Bush in Anbar
President Bush passed Anbar province on his way to the APEC meeting in Australia.
During six hours on the ground, the President met General Petraeus and other military commanders and Mr Crocker before holding a session with Iraqi Prime Minister Nuri al-Maliki and members of his central government.
Later, Mr Bush met Sunni tribal leaders who have recently ceased insurgent activities and joined the US in the fight against al-Qaeda.
The administration has repeatedly pointed to the success it is having at the local level in some provinces, such as Anbar, in forging a political reconciliation even though co-operation at the national level has proved much more difficult.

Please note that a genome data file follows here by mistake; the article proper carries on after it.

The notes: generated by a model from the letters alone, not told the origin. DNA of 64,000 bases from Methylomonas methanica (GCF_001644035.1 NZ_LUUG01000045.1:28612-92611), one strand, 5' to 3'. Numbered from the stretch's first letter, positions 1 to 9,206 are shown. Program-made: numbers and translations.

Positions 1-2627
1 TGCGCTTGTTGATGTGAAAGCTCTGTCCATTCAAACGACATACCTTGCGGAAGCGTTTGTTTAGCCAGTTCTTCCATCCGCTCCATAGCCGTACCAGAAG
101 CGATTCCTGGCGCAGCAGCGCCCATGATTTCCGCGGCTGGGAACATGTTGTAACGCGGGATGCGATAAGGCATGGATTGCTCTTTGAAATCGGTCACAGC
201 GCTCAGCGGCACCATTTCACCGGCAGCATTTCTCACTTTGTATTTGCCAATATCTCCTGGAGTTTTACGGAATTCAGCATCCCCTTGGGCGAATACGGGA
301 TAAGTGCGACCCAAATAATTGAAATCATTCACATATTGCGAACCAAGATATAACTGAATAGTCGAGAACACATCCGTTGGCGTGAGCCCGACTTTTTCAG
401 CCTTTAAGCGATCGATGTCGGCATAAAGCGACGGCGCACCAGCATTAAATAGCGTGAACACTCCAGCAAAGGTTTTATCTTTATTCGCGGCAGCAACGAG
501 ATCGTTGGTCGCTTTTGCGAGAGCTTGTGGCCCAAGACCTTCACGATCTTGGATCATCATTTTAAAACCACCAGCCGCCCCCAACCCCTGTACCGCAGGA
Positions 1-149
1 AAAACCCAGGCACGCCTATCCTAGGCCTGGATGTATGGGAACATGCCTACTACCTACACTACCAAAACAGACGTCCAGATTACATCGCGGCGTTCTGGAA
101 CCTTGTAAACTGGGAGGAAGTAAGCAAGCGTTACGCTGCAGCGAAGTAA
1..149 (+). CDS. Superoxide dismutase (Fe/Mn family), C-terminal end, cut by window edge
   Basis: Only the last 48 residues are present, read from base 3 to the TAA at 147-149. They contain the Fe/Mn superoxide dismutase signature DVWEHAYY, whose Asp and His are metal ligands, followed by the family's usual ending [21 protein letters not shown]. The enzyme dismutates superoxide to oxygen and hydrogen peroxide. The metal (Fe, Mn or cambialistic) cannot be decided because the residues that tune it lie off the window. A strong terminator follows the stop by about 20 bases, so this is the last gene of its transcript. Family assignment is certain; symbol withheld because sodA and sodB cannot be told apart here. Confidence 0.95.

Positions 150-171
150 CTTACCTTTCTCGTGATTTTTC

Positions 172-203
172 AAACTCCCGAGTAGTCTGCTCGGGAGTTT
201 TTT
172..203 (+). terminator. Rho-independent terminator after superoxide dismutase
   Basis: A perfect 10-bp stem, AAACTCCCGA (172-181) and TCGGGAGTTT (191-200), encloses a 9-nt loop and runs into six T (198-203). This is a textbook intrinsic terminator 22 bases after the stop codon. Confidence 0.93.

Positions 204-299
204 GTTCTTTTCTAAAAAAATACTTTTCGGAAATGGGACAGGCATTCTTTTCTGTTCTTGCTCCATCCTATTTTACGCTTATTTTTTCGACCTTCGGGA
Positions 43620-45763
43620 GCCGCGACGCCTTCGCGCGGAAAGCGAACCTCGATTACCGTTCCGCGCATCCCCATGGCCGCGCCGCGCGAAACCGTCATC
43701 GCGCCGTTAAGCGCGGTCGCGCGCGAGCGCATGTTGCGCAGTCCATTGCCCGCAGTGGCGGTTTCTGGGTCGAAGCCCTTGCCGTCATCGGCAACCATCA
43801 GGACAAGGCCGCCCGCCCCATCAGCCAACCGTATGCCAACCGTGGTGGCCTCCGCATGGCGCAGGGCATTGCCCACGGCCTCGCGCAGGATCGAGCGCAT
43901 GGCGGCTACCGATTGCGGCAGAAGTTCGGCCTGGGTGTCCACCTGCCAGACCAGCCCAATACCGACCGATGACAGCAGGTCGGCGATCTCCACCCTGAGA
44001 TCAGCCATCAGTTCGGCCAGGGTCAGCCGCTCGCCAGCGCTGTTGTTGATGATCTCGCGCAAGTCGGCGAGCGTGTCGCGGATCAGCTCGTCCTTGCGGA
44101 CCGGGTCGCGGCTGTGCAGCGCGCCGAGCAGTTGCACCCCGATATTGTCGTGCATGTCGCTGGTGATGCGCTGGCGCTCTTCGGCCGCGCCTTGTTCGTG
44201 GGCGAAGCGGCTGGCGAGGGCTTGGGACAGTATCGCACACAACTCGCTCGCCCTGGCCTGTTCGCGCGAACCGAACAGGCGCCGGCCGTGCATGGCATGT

Ironically, the President's trip is a symbol of how much better grassroots efforts are working than those directed at the top -- the politicians in Baghdad. The implications of this undigested lesson have not yet affected the debate in Washington, where people still think in terms of "exit strategies", invasions of Syria and Iran or in grand diplomatic bargains with regional actors in the Middle East. It would be unfortunate if both sides of the ideological divide failed to take heed of the lessons -- not the preconceived lessons -- gained at such cost in the war against terrorism. One of these, but not the only one, is the importance of political warfighting capabilities at the grassroots level. Others, such as the key role played by information warfare, achieve but passing mention in a capital often obsessed with its own talking points.